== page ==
LGBT Progression in a Red State

This year, so far, has been a great time for LGBT equality. Many states have already passed legislation regarding this issue and so many more are in the process. The conservative states, however, are hesitant in the field.

Texas is among these conservative states that do not have laws protecting same-sex marriage or protection when it comes to other aspects of LGBT life. I came across an interesting video a few days ago that really surprised me and contradicted the stereotype of anti-gay Texans.

We Have Issues is an organization that promotes awareness and activism. In this video, they wanted to gauge the reactions of Texans when it came to LGBT couples and equality. To do this, they staged a dialogue in a diner between a gay couple with their family and a waitress. They also set up the same scenario in the more liberal state of New York to compare.

What surprised me the most wasn’t the complete difference between the two states, but in the way that they were different. Living in Texas, a widely known conservative state, I didn’t think there would be the support that there was. I did think that New Yorkers would. However, it was the opposite! I was ridiculously blown away at the time, but when I really thought about it, it all made sense. Texans are all about that southern hospitality while New Yorkers are considerably isolated and generally keep to themselves. To me, this begs the question of why LGBT equality laws in Texas are behind the times.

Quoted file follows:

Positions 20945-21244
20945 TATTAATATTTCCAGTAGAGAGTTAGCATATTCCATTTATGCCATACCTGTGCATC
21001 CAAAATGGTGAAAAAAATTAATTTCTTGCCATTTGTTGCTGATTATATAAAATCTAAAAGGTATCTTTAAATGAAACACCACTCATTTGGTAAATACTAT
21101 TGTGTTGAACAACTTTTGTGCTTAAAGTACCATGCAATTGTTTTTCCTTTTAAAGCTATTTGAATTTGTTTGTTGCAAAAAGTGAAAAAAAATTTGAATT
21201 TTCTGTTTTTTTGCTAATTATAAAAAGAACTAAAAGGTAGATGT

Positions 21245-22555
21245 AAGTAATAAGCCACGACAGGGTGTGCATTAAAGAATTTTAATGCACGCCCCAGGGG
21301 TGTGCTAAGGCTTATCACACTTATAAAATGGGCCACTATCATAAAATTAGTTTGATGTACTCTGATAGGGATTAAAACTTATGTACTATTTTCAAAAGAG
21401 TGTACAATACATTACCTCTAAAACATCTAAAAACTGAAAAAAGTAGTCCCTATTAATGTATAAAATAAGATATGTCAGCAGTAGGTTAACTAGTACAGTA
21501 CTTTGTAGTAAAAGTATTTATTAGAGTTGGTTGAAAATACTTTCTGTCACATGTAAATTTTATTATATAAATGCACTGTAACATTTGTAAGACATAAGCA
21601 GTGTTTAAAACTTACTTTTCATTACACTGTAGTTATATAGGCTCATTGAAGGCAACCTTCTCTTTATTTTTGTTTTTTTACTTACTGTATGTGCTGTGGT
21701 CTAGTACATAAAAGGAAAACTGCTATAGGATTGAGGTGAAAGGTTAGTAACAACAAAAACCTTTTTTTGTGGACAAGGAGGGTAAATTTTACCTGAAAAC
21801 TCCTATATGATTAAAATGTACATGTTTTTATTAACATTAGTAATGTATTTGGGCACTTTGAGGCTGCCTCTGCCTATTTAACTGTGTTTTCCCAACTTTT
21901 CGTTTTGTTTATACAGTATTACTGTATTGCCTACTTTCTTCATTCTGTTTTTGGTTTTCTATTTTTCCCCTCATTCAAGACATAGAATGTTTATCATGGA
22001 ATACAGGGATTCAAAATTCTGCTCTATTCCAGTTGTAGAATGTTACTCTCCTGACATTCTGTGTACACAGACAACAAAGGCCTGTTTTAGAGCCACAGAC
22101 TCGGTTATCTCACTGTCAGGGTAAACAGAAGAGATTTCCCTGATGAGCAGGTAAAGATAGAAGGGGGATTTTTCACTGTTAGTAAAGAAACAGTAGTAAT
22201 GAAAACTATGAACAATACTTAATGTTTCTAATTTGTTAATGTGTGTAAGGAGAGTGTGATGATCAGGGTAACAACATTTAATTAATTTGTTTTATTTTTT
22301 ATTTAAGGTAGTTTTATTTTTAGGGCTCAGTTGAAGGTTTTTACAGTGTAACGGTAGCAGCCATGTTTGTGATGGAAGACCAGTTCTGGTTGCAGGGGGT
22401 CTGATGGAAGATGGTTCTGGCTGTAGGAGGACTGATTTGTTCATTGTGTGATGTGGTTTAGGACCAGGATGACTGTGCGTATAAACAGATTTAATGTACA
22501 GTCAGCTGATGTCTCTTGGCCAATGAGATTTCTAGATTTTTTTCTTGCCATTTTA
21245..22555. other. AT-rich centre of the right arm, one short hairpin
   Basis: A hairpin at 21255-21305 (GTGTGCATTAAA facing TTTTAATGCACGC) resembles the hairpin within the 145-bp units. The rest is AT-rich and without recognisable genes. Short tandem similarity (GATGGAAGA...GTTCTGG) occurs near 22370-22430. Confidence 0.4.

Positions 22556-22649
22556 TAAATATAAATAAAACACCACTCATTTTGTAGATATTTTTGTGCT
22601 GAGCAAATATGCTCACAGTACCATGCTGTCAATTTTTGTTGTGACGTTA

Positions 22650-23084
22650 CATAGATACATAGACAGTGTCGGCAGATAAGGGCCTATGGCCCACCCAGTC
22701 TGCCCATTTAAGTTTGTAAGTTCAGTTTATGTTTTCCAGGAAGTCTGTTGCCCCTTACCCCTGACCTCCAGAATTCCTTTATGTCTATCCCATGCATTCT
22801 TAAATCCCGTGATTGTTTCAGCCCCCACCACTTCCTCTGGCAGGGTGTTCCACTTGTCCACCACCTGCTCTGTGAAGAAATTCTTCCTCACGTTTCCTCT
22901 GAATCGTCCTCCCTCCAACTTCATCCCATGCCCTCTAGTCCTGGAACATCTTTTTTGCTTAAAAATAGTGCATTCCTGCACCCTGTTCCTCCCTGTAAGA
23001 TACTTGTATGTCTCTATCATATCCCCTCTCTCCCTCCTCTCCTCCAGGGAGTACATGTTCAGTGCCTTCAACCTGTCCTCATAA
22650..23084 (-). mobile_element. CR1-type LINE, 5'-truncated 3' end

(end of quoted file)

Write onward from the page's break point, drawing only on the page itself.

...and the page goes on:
A poll done by Think Progress shows that 69% of Texans are in support of at least the right to civil unions, if not the full right to marriage. What I find interesting is that there are actually bills being put into the state’s legislature that are supporting equality in different areas such as insurance and employment discrimination, but barely any public notification on them.

Probably the most notable was the bill submitted by Rep. Lon Burnam. While this bill (HB 1300) was jointly written by all Democratic representatives, it’s a huge step for a red state. This would take down the law banning the recognition of same-sex marriage.

Even more, many Republicans also support gay marriage. The United States is really taking strides towards equality, but there is still so much to do. Even though the conservative state of Texas threatens the stop of equality, it seems that there is wide spread and growing support of it. With a little hesitation, Texans will hopefully see a change for the better!

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